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Supporting Your Infant When A Parent Is Deployed

Created by: Melissa Werner
Posted : Monday January 01, 1900

Attachment and Young Babies

Attachment describes the developing relationship between you or a close caregiver and your baby. Your baby is born ready for relationships. It is more important that someone is head over heels in love with your baby than whether both mom and dad are present. Usually, before babies are five months old, they do not cry when a special person leaves. After 5 months, separation is harder and many babies cry when left by a loved one. A one-year-old may be very upset when parents leave. At eighteen months, a baby may show fear when approached by any stranger.

Babies are learning who loves them. Your baby learns the world is safe and caring if they are picked up when crying, fed when hungry, played with when alert, and helped to sleep when tired.

 

Usually, before babies are five months old, they do not cry when a special person leaves. After 5 months, separation is harder and many babies cry when left by a loved one.

 

All babies cry. Young babies are often difficult to comfort. It is impossible to spoil a young baby. Babies who are picked up when they cry, cry less as they get older.

While it is very hard for you to leave your young baby, the baby is resilient. You will be missed, but it is more important that someone who loves the baby cares for your child. You have years to create a loving relationship.


Before You Leave

Spend time with your baby. You may feel sad. You were just getting to know this wonderful human being. It is hard to leave your baby so make a special effort to spend time with your baby before you go.

Your baby knows the world through touching, tasting, seeing, hearing, and smelling. To help your baby remember you while you are gone, take pictures of you and the baby just being together. Try leaving a tape recording of you saying simple rhymes like "This Little Piggy went to Market" or singing a silly love song to your baby. Leave some things that smell like you, a T-shirt or towel. Your baby can sleep with those.

Baby-proof the house so it is safe for your baby. This is something both parents can do together. There are excellent lists of things to make the house safe. Dangerous chemicals and medicines must be locked up out of your baby's reach. Doing this will help the family after deployment, when only one parent is around to supervise your children.

While the Military Parent is Away

Start a baby book for the absent parent to see when they return. Save memories. Put in pictures of your baby in the bathtub or crawling in the living room; or you can write a sentence, "Today baby tried applesauce, more got on baby than in baby." Put a date on the things you save.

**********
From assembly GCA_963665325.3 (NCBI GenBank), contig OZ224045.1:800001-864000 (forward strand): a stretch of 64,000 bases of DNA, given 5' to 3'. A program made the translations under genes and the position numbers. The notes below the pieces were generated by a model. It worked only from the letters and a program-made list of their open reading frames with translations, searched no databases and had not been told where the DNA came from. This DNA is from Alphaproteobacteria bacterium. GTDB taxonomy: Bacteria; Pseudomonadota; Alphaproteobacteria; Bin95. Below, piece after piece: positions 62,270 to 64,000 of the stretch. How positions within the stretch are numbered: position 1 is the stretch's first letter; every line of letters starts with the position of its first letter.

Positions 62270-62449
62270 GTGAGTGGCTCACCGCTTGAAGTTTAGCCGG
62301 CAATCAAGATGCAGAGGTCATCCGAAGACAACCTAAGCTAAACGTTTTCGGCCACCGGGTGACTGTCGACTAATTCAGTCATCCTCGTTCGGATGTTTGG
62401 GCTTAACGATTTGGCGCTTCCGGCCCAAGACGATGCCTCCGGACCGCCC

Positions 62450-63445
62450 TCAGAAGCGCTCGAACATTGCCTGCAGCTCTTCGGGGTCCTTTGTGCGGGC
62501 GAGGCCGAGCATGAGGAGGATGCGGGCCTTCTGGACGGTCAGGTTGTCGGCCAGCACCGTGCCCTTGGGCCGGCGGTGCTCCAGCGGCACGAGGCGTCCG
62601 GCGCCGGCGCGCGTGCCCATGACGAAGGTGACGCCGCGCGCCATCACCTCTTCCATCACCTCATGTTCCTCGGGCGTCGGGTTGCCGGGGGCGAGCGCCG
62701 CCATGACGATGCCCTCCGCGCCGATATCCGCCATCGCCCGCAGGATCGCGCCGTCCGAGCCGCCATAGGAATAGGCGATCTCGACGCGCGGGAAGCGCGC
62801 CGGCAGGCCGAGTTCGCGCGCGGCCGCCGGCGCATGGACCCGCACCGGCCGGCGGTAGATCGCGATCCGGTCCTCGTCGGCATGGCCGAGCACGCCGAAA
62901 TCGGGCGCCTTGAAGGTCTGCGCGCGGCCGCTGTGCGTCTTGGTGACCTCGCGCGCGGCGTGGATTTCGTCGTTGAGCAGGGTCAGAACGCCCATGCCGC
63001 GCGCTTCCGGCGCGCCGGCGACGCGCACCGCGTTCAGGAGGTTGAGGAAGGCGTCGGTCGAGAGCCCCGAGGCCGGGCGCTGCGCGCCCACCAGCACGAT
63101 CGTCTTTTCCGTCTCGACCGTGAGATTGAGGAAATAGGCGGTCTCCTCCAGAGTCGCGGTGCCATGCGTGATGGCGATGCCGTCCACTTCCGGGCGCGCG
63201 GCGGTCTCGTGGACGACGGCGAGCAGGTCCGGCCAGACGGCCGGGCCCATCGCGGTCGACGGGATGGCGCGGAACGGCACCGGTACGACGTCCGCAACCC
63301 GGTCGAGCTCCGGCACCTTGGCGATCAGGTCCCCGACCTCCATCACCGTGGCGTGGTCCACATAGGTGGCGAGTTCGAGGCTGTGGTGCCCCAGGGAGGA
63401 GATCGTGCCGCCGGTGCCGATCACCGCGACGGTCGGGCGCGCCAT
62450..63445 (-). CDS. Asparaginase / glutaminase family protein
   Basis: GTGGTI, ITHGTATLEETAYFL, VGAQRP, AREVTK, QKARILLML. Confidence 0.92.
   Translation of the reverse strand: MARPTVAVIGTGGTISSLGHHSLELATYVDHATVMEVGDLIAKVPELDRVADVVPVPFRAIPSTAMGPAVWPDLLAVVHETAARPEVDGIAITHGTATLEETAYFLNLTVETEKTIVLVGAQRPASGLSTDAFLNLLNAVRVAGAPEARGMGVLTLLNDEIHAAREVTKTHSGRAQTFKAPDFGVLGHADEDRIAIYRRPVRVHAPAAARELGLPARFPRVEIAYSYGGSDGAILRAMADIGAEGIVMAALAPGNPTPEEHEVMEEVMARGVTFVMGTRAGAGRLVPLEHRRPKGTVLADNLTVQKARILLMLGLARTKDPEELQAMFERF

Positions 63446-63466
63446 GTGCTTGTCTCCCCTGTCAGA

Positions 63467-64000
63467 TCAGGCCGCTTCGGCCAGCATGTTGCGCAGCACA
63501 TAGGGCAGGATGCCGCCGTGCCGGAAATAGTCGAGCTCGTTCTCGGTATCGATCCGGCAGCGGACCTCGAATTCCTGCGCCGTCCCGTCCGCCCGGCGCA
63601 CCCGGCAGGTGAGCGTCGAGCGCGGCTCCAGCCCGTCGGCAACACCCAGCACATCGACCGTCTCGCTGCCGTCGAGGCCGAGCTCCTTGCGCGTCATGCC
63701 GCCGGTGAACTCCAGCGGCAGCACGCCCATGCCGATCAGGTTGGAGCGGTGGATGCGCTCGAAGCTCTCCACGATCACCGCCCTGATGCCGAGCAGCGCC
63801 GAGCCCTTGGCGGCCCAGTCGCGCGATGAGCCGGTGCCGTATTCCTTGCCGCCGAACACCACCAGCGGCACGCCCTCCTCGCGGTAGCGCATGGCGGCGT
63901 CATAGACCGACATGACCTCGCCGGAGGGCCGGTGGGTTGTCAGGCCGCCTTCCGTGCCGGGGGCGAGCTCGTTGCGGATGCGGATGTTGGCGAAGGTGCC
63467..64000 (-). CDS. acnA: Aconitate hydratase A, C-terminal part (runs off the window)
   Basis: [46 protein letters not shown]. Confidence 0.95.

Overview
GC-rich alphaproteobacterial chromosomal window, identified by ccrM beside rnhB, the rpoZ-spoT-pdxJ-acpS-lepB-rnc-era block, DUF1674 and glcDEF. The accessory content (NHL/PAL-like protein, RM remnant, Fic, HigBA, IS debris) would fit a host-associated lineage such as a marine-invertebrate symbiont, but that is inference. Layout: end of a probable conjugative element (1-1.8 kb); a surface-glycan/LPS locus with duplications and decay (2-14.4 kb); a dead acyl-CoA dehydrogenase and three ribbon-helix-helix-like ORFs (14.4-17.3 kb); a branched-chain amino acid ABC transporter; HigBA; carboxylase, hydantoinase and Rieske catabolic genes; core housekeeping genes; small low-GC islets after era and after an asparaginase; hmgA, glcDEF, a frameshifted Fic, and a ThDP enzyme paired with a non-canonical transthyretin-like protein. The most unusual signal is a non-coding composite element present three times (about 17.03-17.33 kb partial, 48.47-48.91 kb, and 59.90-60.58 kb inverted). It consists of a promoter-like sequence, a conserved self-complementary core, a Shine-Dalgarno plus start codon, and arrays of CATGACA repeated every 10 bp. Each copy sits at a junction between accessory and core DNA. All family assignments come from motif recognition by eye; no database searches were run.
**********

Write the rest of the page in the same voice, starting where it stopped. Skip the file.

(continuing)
Create a new bedtime ritual. Hold your baby and look at a picture of the military parent, say goodnight or blow a kiss. If you pray out loud with your baby, include the military parent in your prayers.

Talk to your baby every day about the deployed parent. Tell them how much they look alike, how they have their eyes or mouth or laugh.

Simply your life. Eat simple meals. It is more important to be calm and enjoy your baby than have a clean house or fancy meal.

Don't be embarrassed to ask for help. Caring for a young baby is very hard. If it is too much, ask for help. This is especially true if you want to yell or hit the baby - or if you feel deep sadness that lasts more than two weeks.

Talk to your baby. Tell your baby how much the parent who is away loves them and, while they are gone for now, they will come home.

Reunion

When you return, you and your baby need time to get to know each other again. Your baby may not want to be held by you and may cry and cling to the other parent. As painful as this is, it is a sign of healthy development. Give your baby time to 'warm up'. You have a lifetime to be together and to love each other.

When your baby is coming to you with ease, the two of you can do things together. By feeding, bathing, and changing diapers, you enter into your baby's daily life. These tasks are a way to say 'I love you' to your baby.

Praise the parent who was home; it is not easy being alone with a baby. Be honest with yourself if you feel a bit jealous. These feelings are natural and a sign of how much you love your baby.


Including the whole family

The parent who was deployed needs praise. It is heroic to leave a young family and do your duty when you have a young baby.

The home-front parent may need to learn to include the returning parent in decision making, especially if this is your first baby.

If the baby is an only child, the baby will have to get used to sharing. As parents, you will have to get used to sharing your time together, too.



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